Friday, 12 February 2021 10:23

Dealing with ERP security vulnerabilities: four tips from Deltek

Caleb Merriman, CISO Deltek Caleb Merriman, CISO Deltek

Securing your ERP system properly is something that must be keeping CISOs awake, given the endless stories of organisations being hacked on an ongoing basis, and with a ton of sensitive data contained within, it has never been more important to enforce and test the security of everything in your company.

Deltek. The company says it is "the leading global provider of software and solutions for project-based businesses", and that it "delivers software and information solutions that enable superior levels of project intelligence, management and collaboration."

Caleb Merriman is the CISO of Deltek, and he has shared four ways ITSM professionals can double down on the security of their ERP systems.

After all, the various applications integrated in ERP systems collect, store, manage and interpret sensitive data from the many business activities, allowing organisations to improve their efficiency in the long run. "This alone", said Merriman, "means that your IT team should emphasise protecting that data."

Merriman continued: "The technical complexity of ERP systems means that security researchers are constantly finding vulnerabilities in them, and businesses that make them internet-facing and don’t think through or prioritise protecting them create risks that they may not be aware of."

So, what are the four tips that Merriman has shared?

Tip 1:

Ensure the application is secure: Even if an organisation is using a commercial application, new vulnerabilities can be discovered over time. All companies, no matter their size, should actively stress-test their applications on a routine basis.

Typically, this means a security team will be necessary to conduct penetration testing, assumed breach testing, and red teaming – a rigorous challenge to test your plans, policies and systems.

Testing like this should be performed at both the application and network layers – using tools such as dynamic application security testing (DAST), static application security testing (SAST), software composition analysis (SCA), or interactive application security testing (IAST) – all tools that a diligent security team should be using!

Tip 2:

Manage access control: ERP systems often contain data that is essential to your business and may be sensitive. Exposure of this data could lead to compliance, contractual, or operational risk.

In addition, ERP systems are often essential to daily operations, so any lack of availability to ERP systems or inappropriate alterations to the system or data could cause significant impact to your business.

Organisations should enforce strict “least privilege” access to ERP systems and data and consider role based access, or “RBAC” and zero trust access models for their ERP systems, as first steps.

Simple measures that can be put in place, such as ensuring all remote access to ERP systems require multi-factor authentication, can make all the difference in the long run.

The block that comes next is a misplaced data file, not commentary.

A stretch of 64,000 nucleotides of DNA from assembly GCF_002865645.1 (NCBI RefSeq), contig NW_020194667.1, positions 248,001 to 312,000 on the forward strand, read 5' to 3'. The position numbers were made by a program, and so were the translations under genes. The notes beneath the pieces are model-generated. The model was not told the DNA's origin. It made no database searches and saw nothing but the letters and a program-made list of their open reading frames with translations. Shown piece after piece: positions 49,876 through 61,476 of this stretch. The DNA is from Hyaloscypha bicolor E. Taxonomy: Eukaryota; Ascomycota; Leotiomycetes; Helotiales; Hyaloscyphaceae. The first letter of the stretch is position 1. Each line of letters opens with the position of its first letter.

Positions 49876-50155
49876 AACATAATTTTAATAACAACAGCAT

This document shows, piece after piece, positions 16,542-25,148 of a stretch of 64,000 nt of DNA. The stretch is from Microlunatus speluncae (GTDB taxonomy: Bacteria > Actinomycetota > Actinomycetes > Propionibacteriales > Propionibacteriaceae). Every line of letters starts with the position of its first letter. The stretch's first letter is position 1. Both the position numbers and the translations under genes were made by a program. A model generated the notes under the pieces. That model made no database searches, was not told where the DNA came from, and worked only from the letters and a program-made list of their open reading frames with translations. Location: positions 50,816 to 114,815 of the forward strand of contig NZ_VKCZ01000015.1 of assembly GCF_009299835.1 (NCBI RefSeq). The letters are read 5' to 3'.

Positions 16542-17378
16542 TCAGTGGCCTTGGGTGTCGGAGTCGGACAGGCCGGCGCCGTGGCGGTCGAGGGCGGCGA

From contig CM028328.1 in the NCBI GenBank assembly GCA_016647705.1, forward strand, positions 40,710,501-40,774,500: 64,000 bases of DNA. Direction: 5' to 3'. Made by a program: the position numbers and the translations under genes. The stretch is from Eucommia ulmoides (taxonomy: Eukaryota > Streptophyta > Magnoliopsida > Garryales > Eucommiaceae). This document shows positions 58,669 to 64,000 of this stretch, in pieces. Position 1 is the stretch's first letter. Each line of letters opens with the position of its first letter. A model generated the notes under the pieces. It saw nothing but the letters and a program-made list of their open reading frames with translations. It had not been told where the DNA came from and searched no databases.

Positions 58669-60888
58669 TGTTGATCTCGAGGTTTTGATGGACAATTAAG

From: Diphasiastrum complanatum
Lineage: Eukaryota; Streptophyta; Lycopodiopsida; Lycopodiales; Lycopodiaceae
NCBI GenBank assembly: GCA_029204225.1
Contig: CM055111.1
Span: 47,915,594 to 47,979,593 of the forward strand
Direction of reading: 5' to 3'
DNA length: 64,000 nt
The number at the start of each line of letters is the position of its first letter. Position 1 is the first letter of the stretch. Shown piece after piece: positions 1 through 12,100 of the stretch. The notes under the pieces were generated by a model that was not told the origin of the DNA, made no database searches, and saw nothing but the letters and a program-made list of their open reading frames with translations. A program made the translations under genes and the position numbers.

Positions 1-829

Security teams should also perform regular access reviews and implement robust user provisioning, termination, and transfer procedures.

Tip 3:

Use Encryption to protect sensitive data: Use of encryption in ERP systems is essential to protect sensitive data and to address compliance and contractual obligations.

Data should be protected at all times – when in transit and when at rest. Using encryption is especially important for any system integrations.

At-rest data should be encrypted at the storage/volume level and database or field level to protect against more than physical layer access. For encryption work, it’s important to use current strong encryption methods – and appropriate Key Management is essential.

Tip 4:

Transfer some of the risk to a SaaS partner: Given the complexity, cost, and risk of providing ERP system security, it is often beneficial to engage third parties to provide additional ERP security.

The speed at which the security landscape is moving, coupled with the challenges of hiring qualified security staff and the cost of keeping security technologies current, often makes it advantageous to work with partners who can provide these capabilities at scale.

While it is unlikely that an organisation will be able to transfer all of its risk to a third party entity, it is often the case that a well-qualified partner could shoulder the majority of the security and compliance risk obligations.

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Alex Zaharov-Reutt

Alex Zaharov-Reutt is iTWire's Technology Editor is one of Australia’s best-known technology journalists and consumer tech experts, Alex has appeared in his capacity as technology expert on all of Australia’s free-to-air and pay TV networks on all the major news and current affairs programs, on commercial and public radio, and technology, lifestyle and reality TV shows. Visit Alex at Twitter here.

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